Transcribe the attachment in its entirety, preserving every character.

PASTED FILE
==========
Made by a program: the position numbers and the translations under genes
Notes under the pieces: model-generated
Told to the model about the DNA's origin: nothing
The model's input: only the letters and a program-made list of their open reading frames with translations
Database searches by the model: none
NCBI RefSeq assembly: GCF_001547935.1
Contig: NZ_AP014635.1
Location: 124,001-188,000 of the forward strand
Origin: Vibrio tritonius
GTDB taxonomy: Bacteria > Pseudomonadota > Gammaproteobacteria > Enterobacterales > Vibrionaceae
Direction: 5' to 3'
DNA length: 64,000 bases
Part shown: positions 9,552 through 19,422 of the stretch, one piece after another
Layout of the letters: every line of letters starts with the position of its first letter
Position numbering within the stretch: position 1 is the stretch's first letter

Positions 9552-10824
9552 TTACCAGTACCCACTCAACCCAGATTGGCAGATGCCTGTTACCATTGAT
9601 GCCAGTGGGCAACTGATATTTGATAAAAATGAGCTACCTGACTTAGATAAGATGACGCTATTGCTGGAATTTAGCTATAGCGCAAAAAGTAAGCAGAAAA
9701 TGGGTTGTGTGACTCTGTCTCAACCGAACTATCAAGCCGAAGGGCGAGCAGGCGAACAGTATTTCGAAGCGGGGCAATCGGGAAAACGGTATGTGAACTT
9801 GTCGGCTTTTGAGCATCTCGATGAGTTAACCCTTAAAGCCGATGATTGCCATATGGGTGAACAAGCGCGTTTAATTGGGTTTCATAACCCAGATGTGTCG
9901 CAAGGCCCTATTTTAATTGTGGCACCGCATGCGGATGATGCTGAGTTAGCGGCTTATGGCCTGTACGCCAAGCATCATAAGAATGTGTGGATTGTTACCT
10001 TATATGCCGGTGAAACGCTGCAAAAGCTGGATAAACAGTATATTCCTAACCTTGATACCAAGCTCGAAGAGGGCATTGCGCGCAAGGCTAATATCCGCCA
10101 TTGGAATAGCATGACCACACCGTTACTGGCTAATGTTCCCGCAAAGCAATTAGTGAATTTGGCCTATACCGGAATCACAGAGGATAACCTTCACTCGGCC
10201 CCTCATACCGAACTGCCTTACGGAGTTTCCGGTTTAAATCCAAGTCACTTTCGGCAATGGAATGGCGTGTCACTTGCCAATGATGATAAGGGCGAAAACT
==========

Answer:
Made by a program: the position numbers and the translations under genes
Notes under the pieces: model-generated
Told to the model about the DNA's origin: nothing
The model's input: only the letters and a program-made list of their open reading frames with translations
Database searches by the model: none
NCBI RefSeq assembly: GCF_001547935.1
Contig: NZ_AP014635.1
Location: 124,001-188,000 of the forward strand
Origin: Vibrio tritonius
GTDB taxonomy: Bacteria > Pseudomonadota > Gammaproteobacteria > Enterobacterales > Vibrionaceae
Direction: 5' to 3'
DNA length: 64,000 bases
Part shown: positions 9,552 through 19,422 of the stretch, one piece after another
Layout of the letters: every line of letters starts with the position of its first letter
Position numbering within the stretch: position 1 is the stretch's first letter

Positions 9552-10824
9552 TTACCAGTACCCACTCAACCCAGATTGGCAGATGCCTGTTACCATTGAT
9601 GCCAGTGGGCAACTGATATTTGATAAAAATGAGCTACCTGACTTAGATAAGATGACGCTATTGCTGGAATTTAGCTATAGCGCAAAAAGTAAGCAGAAAA
9701 TGGGTTGTGTGACTCTGTCTCAACCGAACTATCAAGCCGAAGGGCGAGCAGGCGAACAGTATTTCGAAGCGGGGCAATCGGGAAAACGGTATGTGAACTT
9801 GTCGGCTTTTGAGCATCTCGATGAGTTAACCCTTAAAGCCGATGATTGCCATATGGGTGAACAAGCGCGTTTAATTGGGTTTCATAACCCAGATGTGTCG
9901 CAAGGCCCTATTTTAATTGTGGCACCGCATGCGGATGATGCTGAGTTAGCGGCTTATGGCCTGTACGCCAAGCATCATAAGAATGTGTGGATTGTTACCT
10001 TATATGCCGGTGAAACGCTGCAAAAGCTGGATAAACAGTATATTCCTAACCTTGATACCAAGCTCGAAGAGGGCATTGCGCGCAAGGCTAATATCCGCCA
10101 TTGGAATAGCATGACCACACCGTTACTGGCTAATGTTCCCGCAAAGCAATTAGTGAATTTGGCCTATACCGGAATCACAGAGGATAACCTTCACTCGGCC
10201 CCTCATACCGAACTGCCTTACGGAGTTTCCGGTTTAAATCCAAGTCACTTTCGGCAATGGAATGGCGTGTCACTTGCCAATGATGATAAGGGCGAAAACT